14. SUPERMEGALEGOLANG

    Ok, its obvious that using MEGALEGOLANG for serious projects will be a daunting task, I think it's time to make a better version that is easier to describe things in, MEGALEGOLANG makes it very difficult to describe the most important property of lego parts, connecting them together, because we have to describe each point, what if we are connecting tiles 12x12? we have to write a whole page of instructions just to connect two pieces.

    What is the minimum amount of information we need in order to connect two things?

    First we need to know the kind of pieces we are connecting. We can stick to our current method of using a table that uniquely identifies each piece, which is not ideal, but will do the job for now.

    Second, we need to know at least one bump and then their orientation. That means we have to know where is it pointing at, so to do that we will draw 2 lines that have a right angle between them, if you don't know what a right angle is, or what an angle do not worry. It is just a part of a circle. I will give names to the lines so it is easier to talk about them, the line going up we will call Y, and line going right we will call X, as I said previously, don't be scared of names of things.


    See the amount of circle between the X line and the lego piece is ZERO! it is right on the line, so we call this orientation 0

    This one is exactly 1/4th of the circle, and we have decided to have 360 pieces in a circle, since ancient times, 360/4 is 90, so this is orientation is 90

    this one is half of 90, so 45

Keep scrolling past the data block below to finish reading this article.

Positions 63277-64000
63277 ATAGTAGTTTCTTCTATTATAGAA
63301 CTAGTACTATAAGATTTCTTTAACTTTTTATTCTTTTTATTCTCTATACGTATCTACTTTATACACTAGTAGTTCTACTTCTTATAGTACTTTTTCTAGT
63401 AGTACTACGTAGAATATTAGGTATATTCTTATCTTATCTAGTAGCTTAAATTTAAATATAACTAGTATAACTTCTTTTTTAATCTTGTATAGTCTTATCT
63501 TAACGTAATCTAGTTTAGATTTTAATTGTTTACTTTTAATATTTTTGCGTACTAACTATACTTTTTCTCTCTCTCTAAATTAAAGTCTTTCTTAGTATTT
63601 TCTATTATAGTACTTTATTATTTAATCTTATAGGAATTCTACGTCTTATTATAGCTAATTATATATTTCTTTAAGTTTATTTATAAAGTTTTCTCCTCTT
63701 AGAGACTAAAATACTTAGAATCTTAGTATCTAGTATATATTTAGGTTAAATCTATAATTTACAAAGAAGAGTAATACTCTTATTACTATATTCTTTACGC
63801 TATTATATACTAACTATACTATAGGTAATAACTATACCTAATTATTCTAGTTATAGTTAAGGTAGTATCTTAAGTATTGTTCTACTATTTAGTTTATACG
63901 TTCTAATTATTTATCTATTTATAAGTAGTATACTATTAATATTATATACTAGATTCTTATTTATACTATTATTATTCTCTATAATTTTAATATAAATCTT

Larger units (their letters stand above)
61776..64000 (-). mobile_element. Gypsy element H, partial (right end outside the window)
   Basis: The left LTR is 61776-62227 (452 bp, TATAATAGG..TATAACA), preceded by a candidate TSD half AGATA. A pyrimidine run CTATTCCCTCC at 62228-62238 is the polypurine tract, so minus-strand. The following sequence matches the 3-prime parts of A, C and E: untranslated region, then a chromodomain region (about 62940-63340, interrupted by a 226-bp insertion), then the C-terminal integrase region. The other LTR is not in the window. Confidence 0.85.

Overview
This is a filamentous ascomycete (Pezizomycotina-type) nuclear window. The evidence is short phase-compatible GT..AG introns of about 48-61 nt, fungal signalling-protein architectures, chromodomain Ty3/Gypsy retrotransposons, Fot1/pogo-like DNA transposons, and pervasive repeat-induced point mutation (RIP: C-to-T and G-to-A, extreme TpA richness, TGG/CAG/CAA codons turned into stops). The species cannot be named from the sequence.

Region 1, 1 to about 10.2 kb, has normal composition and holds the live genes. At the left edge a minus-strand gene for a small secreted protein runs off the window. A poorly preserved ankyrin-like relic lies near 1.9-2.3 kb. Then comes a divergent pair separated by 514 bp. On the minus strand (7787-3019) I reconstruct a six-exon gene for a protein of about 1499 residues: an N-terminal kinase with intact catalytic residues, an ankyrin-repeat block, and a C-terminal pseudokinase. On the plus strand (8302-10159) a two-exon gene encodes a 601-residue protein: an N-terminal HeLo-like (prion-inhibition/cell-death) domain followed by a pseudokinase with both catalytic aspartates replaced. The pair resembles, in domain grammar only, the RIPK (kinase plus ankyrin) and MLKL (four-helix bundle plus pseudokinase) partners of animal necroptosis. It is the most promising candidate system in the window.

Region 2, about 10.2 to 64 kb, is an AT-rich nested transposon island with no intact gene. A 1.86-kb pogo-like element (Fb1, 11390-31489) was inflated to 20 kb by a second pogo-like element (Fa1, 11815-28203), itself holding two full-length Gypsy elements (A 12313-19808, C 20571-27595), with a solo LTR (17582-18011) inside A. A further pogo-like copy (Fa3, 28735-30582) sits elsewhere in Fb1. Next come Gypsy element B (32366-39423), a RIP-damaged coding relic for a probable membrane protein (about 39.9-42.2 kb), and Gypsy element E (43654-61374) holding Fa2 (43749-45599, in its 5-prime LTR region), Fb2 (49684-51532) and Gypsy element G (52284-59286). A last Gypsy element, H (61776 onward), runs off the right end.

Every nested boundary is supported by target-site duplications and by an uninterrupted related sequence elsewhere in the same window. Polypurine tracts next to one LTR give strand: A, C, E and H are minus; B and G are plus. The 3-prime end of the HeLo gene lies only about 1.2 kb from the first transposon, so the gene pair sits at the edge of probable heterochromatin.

We should keep the orientation and the stud numbering separate, so 2,2 or 1,8 will always assume the piece is oriented in position orientation 0. Now if we say bump 3,2 orientated 0 on mega-worm connects to 1,1 on pika oriented 90, it will look like this:

    Now, it is time to improve our language,let's try:

    piece name(orientation,x,y)
    
    our plane looks like this:
    pancake(0,1,4)->mega-worm(90,1,3)
    dodo(0,1,2)->mega-worm(90,8,1)

    Wow! so much simpler! .. Well we had to introduce orientation and angles and stuff, but we have to write way less, in the same time, maybe the previous language is actually simpler, because we only have to know about bumps and that's it.

    You are learning to do computer stuff when everything is 'simple', and yet it is not really, it just has a lot of meaning hidden inside few words, so just keep digging, whenever you stumble on something that doesn't make sense, first view source, then google, then try to use it, and then try to make it yourself, because when you can make something yourself, that is when you truly understand it.

    Sometimes we want to connect complicated pieces together, so for example, we have our plane, and we want to connect it to another plane

    PLANE:
      pancake(0,1,4)->mega-worm(90,1,3)
      dodo(0,1,2)->mega-worm(90,8,1)
    
    PLANE(0,1,1)->PLANE(0,2,2)
    
    PLANE() just like pancake() takes orientation, x, y, so after the plane is built, and in your hand, you can connect it with the other PLANE() on the specific bumps, you will also see that our language breaks down at this point, because we would need another parameter, in order to uniquely identify a bump we have how much on the left, top and how tall it is.

    In order to make it work we would need something like PLANE(0,1,1,0)->PLANE(0,2,2,0), where the 4th element will say which piece from the bottom we are addressing. for this I think its easier to just count pieces, like 1,2,3 from the bottom.

    So our program be comes:

    PLANE:
      pancake(0,1,4)->mega-worm(90,1,3)
      dodo(0,1,2)->mega-worm(90,8,1)
    
    PLANE(0,1,1,0)->PLANE(0,2,2,1)